Gmail’s Two Factor Authentication

Posted by on February 15, 2011

Google recently implemented a new “two factor” authentication option for their gmail application. Two Factor authentication adds another layer of security by requiring an additional verification after you enter your valid username and password combination. This makes it more difficult for a malicious user that may have stolen your password to actually access your account. Google’s implementation reminds me of the RSA token’s work when accessing a corporate VPN or some other websites that support them. After you enter your user name and password you get a request for this additional “token.” The token is generated in one of two ways:

* Small subset of Pre-Printed codes that work only once.
* The token is created on a mobile application on your phone. (These tokens change every minute or so.)

I have a few gmail based email accounts so I thought I would see how easy it is to set this up. The first obstacle I ran into was that my gmail accounts are linked through Google Apps. When I logged into my account I was not able to find a way to enable the two factor authentication. After a bit of searching I found out that I needed to “Manage this Domain” to allow my users to even use this feature (see screen shot below).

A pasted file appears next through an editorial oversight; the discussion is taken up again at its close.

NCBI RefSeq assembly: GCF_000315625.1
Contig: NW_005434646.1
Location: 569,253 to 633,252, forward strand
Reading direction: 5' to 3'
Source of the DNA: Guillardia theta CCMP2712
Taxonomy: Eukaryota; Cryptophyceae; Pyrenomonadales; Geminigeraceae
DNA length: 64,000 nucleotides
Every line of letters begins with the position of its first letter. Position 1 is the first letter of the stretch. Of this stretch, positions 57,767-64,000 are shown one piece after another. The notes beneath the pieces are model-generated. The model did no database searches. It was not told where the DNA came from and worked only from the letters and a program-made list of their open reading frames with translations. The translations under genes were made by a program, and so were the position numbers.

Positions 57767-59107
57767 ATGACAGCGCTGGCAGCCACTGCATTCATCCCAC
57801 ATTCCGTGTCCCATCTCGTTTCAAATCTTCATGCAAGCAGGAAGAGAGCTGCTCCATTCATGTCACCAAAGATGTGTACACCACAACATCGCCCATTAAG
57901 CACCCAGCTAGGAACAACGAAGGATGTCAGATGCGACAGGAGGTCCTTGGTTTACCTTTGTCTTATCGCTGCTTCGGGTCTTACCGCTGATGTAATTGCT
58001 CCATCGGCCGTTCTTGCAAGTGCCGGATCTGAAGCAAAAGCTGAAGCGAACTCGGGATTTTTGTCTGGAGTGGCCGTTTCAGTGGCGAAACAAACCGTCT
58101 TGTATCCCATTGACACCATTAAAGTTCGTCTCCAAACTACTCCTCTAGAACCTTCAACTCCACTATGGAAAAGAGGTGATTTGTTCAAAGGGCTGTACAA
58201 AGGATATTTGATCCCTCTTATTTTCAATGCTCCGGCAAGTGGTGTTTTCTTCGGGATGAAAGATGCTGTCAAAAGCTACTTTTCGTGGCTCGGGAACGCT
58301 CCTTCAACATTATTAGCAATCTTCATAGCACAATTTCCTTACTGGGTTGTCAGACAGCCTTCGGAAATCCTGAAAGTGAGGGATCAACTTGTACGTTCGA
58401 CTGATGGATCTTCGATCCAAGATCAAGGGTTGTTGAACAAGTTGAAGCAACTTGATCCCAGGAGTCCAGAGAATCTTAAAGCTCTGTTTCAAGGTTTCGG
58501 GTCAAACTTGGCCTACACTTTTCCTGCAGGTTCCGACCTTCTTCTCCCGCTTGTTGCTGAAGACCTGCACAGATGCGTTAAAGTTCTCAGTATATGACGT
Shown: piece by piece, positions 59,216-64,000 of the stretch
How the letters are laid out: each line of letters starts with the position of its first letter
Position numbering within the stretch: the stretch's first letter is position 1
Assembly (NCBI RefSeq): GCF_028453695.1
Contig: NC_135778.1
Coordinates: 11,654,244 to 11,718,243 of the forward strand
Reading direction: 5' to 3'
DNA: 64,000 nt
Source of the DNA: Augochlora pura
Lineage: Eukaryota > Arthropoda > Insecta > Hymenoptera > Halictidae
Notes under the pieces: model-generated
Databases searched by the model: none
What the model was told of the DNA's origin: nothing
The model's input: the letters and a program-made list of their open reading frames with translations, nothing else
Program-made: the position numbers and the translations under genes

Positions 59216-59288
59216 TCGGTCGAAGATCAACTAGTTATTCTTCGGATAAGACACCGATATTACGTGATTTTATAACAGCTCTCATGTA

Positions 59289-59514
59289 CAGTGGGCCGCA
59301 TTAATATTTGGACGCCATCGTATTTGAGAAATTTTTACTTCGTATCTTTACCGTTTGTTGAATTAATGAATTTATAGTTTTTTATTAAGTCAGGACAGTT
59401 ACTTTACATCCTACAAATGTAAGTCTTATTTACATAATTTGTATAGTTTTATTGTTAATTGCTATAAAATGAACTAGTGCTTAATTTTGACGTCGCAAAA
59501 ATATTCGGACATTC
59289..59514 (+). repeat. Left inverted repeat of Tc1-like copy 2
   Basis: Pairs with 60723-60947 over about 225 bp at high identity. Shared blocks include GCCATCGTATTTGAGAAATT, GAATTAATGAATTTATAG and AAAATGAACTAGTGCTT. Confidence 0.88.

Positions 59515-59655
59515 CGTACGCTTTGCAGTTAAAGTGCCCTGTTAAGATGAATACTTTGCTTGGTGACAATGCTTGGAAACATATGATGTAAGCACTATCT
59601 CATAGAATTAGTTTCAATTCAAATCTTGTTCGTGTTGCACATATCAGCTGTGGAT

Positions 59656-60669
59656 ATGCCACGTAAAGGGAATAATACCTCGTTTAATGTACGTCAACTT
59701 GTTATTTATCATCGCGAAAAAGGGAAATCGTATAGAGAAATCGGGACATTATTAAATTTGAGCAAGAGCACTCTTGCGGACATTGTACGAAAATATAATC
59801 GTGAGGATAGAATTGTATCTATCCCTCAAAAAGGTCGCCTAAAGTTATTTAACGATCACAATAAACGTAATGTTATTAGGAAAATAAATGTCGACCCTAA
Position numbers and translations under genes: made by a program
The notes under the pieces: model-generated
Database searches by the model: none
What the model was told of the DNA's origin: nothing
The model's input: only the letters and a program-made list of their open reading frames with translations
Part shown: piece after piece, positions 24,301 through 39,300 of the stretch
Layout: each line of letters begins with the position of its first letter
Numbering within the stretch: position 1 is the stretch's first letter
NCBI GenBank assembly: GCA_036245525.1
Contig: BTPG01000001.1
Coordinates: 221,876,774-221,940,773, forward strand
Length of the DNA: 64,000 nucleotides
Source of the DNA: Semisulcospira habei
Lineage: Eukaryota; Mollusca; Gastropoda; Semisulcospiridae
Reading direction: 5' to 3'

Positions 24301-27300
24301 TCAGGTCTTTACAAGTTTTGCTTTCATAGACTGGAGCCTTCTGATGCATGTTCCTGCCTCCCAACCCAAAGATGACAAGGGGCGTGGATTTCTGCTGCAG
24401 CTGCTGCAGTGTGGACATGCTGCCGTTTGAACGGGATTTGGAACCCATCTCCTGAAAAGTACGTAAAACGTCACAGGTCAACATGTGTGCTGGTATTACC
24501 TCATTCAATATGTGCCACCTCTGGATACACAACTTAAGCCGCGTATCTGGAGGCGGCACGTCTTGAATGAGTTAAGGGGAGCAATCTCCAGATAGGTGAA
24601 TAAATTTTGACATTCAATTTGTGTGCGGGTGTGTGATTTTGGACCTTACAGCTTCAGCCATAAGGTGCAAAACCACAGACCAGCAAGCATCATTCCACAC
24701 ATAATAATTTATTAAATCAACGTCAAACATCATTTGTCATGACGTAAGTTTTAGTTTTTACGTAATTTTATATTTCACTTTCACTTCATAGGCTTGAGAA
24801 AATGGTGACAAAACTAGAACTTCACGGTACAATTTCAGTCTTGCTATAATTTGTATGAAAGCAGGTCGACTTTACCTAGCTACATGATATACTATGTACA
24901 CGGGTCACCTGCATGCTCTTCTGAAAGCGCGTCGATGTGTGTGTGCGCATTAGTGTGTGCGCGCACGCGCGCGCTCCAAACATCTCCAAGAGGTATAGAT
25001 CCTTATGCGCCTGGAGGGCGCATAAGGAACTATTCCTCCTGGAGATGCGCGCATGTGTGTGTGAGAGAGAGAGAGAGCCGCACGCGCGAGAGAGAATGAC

gmail settings

Once I enabled this feature, I was able to enable it for my individual email account. Google did a great job of creating a wizard to walk you through the process. The first step is selecting your phone type. I have an IPhone so it gave me instructions on how to download the google authentication application from the app store.

Once I got the app up and running on my phone, the web page displayed a bar code for me to scan with it. Once it scanned the bar code it automatically recognized my email account. It asked me to verify the number on the iphone app on the web page. Once it was verified I was given a list of 10 hard-coded keys incase I didn’t have my phone available. They also give you the option to set up another phone as a backup.

You might be wondering what happens if you are using Outlook, Entourage, your phone, etc, to access our gmail. These obviously don’t support the 2nd form of authentication. Google is way ahead of you. They created application “keys” that you can create for each application you want to access your account. You generate the key on the website, then use that as the password on your mail client. I was able to set all of this up (3 different clients) within about 10 minutes.

Google makes a very great effort to warn you about the new authentication and does everything they can to make sure you are set up properly so you don’t lose access to your mail.

Don’t want to have to enter a code every time you access gmail? You are in luck. You can specify that you want it to remember that specific computer for 30 days if you would like. This makes it convenient and the risk is small unless someone has stolen your password and has access to your computer.

If you are using Gmail, I highly recommend taking the time to set this up. It is a pretty cool feature and hopefully we will be seeing banks and other sites taking some strides toward this.

I don’t doubt that we will see the security guys start hammering this new feature to attempt to show any weaknesses. Even if they find some, this is still a good thing. Either way, it will not decrease your security and if anything is found, it will only help make the feature better.


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